You’ll get a different result here. What happened was that
the people offered the medium reward did no better than the people
offered the small reward. This time around, the people offered
the top reward did worst of all. Higher incentives led
to worse performance. What’s interesting is
that it isn’t that anomalous. This has been replicated over
and over again by psychologists, by sociologists and by economists –
over and over and over again. For simple, straightforward tasks, “if you do this, then you get that”,
they’re great! For tasks that are algorithmic, a set of rules you have to follow
and get a right answer, “if then” rewards,
carrot and stick, outstanding! But when a task gets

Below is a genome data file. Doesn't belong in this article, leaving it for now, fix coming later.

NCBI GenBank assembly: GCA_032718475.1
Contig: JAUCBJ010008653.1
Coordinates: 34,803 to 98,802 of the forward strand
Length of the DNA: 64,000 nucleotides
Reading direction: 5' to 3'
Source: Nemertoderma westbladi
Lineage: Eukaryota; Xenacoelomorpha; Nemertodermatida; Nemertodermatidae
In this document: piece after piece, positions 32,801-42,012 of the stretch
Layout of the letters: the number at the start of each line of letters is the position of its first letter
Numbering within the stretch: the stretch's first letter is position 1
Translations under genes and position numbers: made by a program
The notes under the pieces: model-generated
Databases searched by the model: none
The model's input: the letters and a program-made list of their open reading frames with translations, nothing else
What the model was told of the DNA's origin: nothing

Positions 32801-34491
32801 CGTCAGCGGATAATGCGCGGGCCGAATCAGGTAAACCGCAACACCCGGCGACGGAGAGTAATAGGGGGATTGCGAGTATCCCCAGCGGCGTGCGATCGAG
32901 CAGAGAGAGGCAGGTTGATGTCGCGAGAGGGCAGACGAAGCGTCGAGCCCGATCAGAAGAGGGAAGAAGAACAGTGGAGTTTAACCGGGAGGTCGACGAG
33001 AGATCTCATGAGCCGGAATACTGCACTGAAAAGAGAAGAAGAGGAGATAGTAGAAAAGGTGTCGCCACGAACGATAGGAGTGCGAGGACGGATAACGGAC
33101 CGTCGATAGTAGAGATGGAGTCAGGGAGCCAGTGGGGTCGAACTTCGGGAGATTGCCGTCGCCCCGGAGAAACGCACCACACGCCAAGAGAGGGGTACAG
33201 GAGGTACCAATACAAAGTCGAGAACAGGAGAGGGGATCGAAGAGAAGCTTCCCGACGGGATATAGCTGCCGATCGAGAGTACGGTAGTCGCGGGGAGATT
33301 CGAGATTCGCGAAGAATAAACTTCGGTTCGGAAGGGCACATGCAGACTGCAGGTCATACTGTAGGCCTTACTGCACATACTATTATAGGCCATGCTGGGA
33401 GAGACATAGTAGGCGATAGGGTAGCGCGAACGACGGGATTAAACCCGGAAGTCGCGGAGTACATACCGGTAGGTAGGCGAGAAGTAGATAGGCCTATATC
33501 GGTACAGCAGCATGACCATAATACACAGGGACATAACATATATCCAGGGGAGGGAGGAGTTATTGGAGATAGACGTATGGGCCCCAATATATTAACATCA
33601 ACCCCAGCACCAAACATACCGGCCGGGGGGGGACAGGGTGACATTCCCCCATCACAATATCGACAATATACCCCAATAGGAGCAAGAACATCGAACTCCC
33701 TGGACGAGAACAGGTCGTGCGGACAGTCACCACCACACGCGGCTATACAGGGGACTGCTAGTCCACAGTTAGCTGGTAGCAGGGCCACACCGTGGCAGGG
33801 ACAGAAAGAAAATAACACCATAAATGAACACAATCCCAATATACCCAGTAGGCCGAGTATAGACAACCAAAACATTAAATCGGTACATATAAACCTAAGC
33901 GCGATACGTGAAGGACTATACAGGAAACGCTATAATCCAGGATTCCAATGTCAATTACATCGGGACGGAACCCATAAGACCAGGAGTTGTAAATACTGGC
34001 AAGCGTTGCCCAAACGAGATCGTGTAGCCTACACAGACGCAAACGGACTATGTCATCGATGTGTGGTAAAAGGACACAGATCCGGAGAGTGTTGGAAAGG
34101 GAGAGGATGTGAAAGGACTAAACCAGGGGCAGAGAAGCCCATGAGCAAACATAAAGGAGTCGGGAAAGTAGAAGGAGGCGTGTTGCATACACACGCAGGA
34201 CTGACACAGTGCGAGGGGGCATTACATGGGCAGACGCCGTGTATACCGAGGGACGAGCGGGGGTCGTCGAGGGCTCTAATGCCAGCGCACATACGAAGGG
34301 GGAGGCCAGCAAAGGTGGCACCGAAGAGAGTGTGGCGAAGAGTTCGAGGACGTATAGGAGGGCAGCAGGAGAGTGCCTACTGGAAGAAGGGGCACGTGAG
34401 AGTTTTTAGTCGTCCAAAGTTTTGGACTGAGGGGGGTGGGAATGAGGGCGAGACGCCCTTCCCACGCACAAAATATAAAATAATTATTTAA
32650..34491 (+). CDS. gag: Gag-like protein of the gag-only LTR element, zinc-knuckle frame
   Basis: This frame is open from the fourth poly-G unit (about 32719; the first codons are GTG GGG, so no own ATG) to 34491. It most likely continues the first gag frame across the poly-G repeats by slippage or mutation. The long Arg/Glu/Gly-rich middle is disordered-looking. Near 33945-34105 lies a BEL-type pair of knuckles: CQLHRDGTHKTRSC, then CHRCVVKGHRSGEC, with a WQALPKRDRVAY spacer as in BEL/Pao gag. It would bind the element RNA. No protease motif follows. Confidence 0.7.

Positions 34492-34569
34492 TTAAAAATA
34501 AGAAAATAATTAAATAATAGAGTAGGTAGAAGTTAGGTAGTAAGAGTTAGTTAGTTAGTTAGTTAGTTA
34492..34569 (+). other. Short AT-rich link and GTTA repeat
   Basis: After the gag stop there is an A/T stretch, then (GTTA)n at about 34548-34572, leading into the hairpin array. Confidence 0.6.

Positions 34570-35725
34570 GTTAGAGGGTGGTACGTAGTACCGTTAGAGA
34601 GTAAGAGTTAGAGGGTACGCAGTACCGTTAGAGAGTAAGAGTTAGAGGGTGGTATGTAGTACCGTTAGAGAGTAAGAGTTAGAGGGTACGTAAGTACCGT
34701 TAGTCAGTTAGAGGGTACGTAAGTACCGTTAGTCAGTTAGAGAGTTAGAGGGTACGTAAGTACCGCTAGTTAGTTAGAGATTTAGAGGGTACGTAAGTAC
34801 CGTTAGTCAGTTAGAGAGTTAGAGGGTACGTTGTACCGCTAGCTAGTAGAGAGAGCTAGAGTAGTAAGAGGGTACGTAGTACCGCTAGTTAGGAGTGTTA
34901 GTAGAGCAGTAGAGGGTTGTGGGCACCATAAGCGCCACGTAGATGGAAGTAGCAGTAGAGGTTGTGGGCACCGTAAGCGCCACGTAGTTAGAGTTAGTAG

more complicated, when it requires conceptual,
creative thinking, those kinds of motivators
demonstrably don’t work. Fact – money is a motivator at work,
but in a slightly strange way. If you don’t pay people enough,
they won’t be motivated. There’s another paradox here. The best use of money as a motivator is to pay people enough to take
the issue of money off the table, so they’re not thinking about money,
they’re thinking about the work. Once you do that, there are three
factors that the science shows lead to better performance, not
to mention personal satisfaction – autonomy, mastery and purpose. Autonomy is our desire to be
self-directed, direct our own lives. In many ways, traditional notions
of management run foul of that. Management is great
if you want compliance. If you want engagement, which is
what we want in the workforce today, as people are doing